In recent decades, the US government has been doing its best to find a way to limit the ability of its people to bear arms. And, in turn, the people respond vehemently that their Constitution guarantees them the right to bear arms.
Regardless of which side of the argument any particular American is on, I’ve almost never met one who knows what caused this right to be written in the Constitution.
Countless Americans believe that they have the right to bear arms, so that they can protect themselves and their homes from burglars or other miscreants. Others, particularly those who live in rural areas, believe in the right to go hunting if they wish.
Whilst both of these concerns are reasonable, they’re not by any means the reason why the founding fathers were so adamant that the right to bear arms is critical.
The Bill of Rights, including the Second Amendment, was passed by the US Congress in 1791, some eighteen months after the ratification of the Constitution in 1790. The reason why it was considered essential by the framers leads directly back to the Gunpowder Incident in 1776.
In 1774, in Boston, a meeting of the First Continental Congress took place to discuss the introduction of the Intolerable Acts by Britain, including the seizure by the British of gunpowder that was stored in Charlestown. In addition, Lord Dartmouth, Secretary of State for the Colonies, prohibited the importation of further supplies of gunpowder.
In Boston, this generated discussion, but no action. But in Williamsburg, then the capitol of Virginia, the reaction was quite different. There, the colonists, in early 1776, began to form armed militias. Governor Dunmore (the ruling British representative in the colony) decided to repeat the Boston seizure in Virginia. Just down the street from the Governor’s mansion, in the House of Burgesses, Patrick Henry had just delivered an impassioned speech in which he proclaimed, “Give me liberty or give me death.”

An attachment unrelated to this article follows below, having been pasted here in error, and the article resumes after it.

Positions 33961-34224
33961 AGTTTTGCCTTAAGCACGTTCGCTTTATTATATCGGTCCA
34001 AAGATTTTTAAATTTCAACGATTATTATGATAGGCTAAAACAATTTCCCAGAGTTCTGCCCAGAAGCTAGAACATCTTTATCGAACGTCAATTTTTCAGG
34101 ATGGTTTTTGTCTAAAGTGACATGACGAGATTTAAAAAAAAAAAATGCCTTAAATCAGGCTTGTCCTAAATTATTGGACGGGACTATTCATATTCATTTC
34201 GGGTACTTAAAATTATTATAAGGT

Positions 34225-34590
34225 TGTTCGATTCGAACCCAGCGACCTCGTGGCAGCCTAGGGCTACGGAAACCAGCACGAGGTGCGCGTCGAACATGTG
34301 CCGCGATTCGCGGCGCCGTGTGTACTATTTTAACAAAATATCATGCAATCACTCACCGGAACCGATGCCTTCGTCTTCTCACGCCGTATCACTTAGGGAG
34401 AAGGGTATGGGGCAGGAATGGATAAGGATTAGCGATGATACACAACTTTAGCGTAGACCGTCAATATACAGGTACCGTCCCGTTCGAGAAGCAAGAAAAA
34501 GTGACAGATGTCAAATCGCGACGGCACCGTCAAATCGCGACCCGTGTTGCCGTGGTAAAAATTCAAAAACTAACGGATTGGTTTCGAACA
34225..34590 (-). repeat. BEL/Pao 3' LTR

Around the corner from the Governor’s mansion was the Magazine (pictured above), where gunpowder and armaments were stored by the Crown for the protection of the colony from Indian attacks or other disturbances.
Governor Dunmore ordered that the gunpowder be removed from the Magazine to limit the colonists’ ability to resist official diktat. As it was being removed to a British ship anchored in the James River, a few colonists discovered the fact and alerted others.
The city council demanded its return, stating that it was the property of the colony and not the Crown. Patrick Henry led the Hanover County Militia – about 150 men - to Williamsburg to reclaim the gunpowder.
A wealthy (and loyalist) plantation owner paid £330 for the powder, to calm Henry, who was then charged with extortion by Lord Dunmore. Dunmore’s popularity quickly waned. He left Williamsburg and attempted to continue his rule from a British ship, offshore.
Virginia’s government was taken over by a Committee of Safety and Henry became the now-independent state’s first governor in July, three months after the seizure.
The Gunpowder incident not only led directly to the creation of the Second Amendment. It led directly to the independence and liberty of the American people.
Think that over for a moment, with regard to the present times.
Now, as I’m British, it would be fair (though possibly incorrect) to suggest that I cannot be trusted to comment on the independence of the American colonies from Britain.
So, let’s ask the American founding fathers for their views. Although very few Americans can actually name them, there were seven, and they all had something to say about what they learned from the Gunpowder Incident.
George Washington - "A free people ought not only to be armed, but disciplined..." -- First Annual Address, to Congress, 8th January, 1790